In a recent letter to the editor, James Scarberry, class of TCU '59, wrote "it has come to my attention that there will be gay living quarters on campus, sanctioned by the university." This, Scarberry argues, is an action taken by the university that serves as "an accommodation to immoral living."
I think it is safe to say that the members of the administration and the board of trustees are, or at least should be, primarily concerned with the accommodation of the students of Texas Christian University.
There are a few special students who strive to do far more than necessary - those who struggle, sweat and clamor to distinguish themselves, on paper, as shrines of scholastic achievement. Some may call these burgeoning students the "pride and joy" of higher education.I call them pretentious, self-interested annoyances or, in my more blunt moments, I refer to them as "GPA whores" because of the impression that these students will do anything for a few points here and there. They will beg, plead, cry, or obtain a court-issued mandate for the grade - whatever it takes.
While strolling down Houston Street on a Friday night, one is likely to see Rome Milan in the window front of his family's gallery, intently applying paint to a canvas with a palette knife, wearing hats from various parts of the world. Much like the gallery itself, Milan has become a familiar fixture in Sundance Square. However, to the average passers-by, the story behind this window-front painter is a mystery.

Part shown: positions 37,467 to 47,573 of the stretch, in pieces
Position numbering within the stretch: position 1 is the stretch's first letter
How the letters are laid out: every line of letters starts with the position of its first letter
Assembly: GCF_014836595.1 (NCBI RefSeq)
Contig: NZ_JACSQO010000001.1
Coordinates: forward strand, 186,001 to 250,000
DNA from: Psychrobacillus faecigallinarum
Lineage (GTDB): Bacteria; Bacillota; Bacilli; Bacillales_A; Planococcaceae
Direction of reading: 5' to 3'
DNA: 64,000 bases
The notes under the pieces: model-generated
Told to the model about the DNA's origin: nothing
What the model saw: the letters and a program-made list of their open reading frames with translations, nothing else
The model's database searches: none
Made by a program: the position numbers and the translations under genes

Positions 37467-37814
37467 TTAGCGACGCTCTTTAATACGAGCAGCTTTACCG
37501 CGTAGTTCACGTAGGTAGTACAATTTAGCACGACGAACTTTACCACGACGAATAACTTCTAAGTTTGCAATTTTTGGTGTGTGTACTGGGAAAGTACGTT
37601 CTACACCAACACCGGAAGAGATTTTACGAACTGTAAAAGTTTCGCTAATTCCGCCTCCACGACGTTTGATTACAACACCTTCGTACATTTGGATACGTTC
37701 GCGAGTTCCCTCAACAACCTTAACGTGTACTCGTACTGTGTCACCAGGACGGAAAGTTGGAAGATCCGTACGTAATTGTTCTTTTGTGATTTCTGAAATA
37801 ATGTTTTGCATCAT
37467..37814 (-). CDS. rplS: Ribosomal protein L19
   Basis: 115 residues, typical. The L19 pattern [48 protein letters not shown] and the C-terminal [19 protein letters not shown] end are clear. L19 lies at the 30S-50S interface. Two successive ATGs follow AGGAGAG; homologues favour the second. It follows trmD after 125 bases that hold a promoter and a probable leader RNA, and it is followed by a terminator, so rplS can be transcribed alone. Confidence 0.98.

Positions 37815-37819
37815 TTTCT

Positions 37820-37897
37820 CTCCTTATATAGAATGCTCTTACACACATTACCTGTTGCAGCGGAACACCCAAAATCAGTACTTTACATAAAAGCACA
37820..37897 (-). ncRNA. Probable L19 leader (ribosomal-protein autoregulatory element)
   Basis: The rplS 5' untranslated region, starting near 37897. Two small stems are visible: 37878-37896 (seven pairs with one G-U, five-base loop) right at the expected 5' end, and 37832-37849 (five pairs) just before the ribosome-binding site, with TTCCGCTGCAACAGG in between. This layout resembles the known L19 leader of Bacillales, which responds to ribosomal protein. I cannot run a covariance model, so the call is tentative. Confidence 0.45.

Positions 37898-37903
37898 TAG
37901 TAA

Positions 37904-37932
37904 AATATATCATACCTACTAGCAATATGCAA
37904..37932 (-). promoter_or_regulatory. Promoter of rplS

Milan had a modest artistic beginning, sparked by a T-shirt at age 13.
After 14 years of seemingly perpetual relocation, the Milan Gallery has moved once again. Resting at 505 Houston St., a block south from its original location, the Milan Gallery now faces the setting sun and a new chapter in its history.The gallery had its grand opening for the new location on Aug. 11. Tal Milan, the director of the gallery, said hundreds of people circulated in and out of the main room.
Tal Milan said the gallery sold more than 30 pieces that night.
So far the Democratic-controlled Congress has not done much in the way of legislation. Seemingly, it has spent more time exercising Congressional oversight. Say what you will. However, this Congress achieved at least one clear success by pushing through an increase in the federal minimum wage, which President Bush signed into law on May 25. The bill provides for a three-stage 70 cents increase. The first stage, effective on July 24, increased the federal minimum wage from $5.15 per hour to $5.85. By July 24th, 2009, the federal minimum wage will reach $7.25 per hour.